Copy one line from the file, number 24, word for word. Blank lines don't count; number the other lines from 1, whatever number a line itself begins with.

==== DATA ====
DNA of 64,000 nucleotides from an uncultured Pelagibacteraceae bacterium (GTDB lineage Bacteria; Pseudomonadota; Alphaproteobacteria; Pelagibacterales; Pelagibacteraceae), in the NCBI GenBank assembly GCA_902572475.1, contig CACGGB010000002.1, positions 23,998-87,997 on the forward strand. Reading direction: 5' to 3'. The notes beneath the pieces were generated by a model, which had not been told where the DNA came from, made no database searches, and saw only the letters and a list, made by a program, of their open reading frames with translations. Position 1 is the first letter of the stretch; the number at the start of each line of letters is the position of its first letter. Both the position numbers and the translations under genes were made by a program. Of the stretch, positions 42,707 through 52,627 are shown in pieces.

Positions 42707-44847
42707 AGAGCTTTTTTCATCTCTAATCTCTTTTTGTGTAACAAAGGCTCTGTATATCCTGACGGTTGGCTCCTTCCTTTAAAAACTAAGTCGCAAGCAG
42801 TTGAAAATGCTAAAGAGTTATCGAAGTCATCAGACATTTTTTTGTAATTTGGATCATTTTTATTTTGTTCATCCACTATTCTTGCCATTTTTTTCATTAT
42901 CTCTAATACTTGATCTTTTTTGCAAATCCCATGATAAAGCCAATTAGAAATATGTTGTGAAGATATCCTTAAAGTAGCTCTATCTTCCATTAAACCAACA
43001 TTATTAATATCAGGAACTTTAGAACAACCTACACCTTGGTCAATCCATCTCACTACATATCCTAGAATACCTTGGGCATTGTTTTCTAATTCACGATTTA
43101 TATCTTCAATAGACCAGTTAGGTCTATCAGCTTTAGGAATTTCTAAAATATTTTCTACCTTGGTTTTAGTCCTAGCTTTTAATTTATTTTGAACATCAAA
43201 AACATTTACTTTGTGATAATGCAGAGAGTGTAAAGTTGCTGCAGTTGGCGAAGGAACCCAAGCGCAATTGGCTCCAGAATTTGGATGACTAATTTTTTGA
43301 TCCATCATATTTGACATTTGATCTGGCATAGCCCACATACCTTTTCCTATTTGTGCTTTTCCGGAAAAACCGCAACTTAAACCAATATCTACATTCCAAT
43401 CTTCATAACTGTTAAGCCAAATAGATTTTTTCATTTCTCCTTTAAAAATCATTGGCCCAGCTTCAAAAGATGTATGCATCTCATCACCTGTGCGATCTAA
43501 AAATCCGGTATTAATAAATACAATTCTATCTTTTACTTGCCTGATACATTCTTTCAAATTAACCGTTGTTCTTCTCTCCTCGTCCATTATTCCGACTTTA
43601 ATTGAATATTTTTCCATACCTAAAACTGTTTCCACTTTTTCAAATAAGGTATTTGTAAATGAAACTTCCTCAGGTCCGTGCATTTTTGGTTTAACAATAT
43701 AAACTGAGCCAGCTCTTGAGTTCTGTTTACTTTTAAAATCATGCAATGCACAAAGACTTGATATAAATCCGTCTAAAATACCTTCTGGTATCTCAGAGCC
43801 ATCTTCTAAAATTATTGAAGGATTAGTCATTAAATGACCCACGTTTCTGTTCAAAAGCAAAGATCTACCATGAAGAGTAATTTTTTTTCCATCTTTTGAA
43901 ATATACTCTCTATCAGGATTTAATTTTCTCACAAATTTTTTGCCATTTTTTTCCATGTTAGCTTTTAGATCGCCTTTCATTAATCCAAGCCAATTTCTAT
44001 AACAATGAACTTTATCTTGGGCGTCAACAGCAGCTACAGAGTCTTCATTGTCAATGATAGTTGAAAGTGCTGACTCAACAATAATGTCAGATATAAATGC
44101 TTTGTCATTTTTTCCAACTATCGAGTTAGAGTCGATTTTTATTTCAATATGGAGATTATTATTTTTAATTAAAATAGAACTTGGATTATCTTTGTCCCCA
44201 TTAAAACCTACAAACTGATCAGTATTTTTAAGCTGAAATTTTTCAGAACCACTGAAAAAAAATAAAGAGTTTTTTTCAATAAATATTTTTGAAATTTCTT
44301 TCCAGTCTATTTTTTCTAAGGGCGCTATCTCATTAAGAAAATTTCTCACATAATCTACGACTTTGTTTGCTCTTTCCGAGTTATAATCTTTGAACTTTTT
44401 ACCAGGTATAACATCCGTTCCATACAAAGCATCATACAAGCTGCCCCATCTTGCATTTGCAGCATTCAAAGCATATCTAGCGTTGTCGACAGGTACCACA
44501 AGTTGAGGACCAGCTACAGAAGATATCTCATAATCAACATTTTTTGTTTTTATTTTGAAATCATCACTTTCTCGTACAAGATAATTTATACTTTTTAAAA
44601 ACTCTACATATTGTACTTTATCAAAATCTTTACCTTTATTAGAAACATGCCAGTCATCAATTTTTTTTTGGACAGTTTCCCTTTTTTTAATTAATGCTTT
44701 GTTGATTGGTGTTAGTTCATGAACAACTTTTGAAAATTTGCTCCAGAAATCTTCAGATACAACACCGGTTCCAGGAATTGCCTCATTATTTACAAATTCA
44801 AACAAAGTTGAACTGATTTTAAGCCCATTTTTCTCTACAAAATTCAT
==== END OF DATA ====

44801 AACAAAGTTGAACTGATTTTAAGCCCATTTTTCTCTACAAAATTCAT